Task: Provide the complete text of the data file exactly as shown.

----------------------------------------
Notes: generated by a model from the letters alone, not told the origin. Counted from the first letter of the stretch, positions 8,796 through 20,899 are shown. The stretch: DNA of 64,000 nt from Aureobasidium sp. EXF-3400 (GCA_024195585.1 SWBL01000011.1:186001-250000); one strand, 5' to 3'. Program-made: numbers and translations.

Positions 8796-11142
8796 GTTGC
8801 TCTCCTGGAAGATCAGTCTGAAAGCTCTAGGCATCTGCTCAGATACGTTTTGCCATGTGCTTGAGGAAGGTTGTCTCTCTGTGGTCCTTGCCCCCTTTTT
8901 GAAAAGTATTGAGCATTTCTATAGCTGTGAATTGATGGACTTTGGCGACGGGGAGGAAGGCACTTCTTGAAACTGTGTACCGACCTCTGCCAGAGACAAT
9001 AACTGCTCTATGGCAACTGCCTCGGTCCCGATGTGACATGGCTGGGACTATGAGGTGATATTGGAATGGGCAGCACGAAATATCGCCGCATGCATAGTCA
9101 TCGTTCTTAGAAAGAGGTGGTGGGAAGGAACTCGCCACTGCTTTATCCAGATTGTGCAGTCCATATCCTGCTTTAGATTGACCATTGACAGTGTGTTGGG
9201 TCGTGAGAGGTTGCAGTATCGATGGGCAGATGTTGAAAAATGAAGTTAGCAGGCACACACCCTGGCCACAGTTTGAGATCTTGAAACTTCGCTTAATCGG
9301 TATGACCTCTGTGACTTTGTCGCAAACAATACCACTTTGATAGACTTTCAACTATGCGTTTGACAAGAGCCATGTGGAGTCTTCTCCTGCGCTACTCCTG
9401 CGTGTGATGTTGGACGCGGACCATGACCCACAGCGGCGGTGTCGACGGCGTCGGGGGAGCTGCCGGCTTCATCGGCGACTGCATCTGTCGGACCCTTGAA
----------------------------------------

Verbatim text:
Notes: generated by a model from the letters alone, not told the origin. Counted from the first letter of the stretch, positions 8,796 through 20,899 are shown. The stretch: DNA of 64,000 nt from Aureobasidium sp. EXF-3400 (GCA_024195585.1 SWBL01000011.1:186001-250000); one strand, 5' to 3'. Program-made: numbers and translations.

Positions 8796-11142
8796 GTTGC
8801 TCTCCTGGAAGATCAGTCTGAAAGCTCTAGGCATCTGCTCAGATACGTTTTGCCATGTGCTTGAGGAAGGTTGTCTCTCTGTGGTCCTTGCCCCCTTTTT
8901 GAAAAGTATTGAGCATTTCTATAGCTGTGAATTGATGGACTTTGGCGACGGGGAGGAAGGCACTTCTTGAAACTGTGTACCGACCTCTGCCAGAGACAAT
9001 AACTGCTCTATGGCAACTGCCTCGGTCCCGATGTGACATGGCTGGGACTATGAGGTGATATTGGAATGGGCAGCACGAAATATCGCCGCATGCATAGTCA
9101 TCGTTCTTAGAAAGAGGTGGTGGGAAGGAACTCGCCACTGCTTTATCCAGATTGTGCAGTCCATATCCTGCTTTAGATTGACCATTGACAGTGTGTTGGG
9201 TCGTGAGAGGTTGCAGTATCGATGGGCAGATGTTGAAAAATGAAGTTAGCAGGCACACACCCTGGCCACAGTTTGAGATCTTGAAACTTCGCTTAATCGG
9301 TATGACCTCTGTGACTTTGTCGCAAACAATACCACTTTGATAGACTTTCAACTATGCGTTTGACAAGAGCCATGTGGAGTCTTCTCCTGCGCTACTCCTG
9401 CGTGTGATGTTGGACGCGGACCATGACCCACAGCGGCGGTGTCGACGGCGTCGGGGGAGCTGCCGGCTTCATCGGCGACTGCATCTGTCGGACCCTTGAA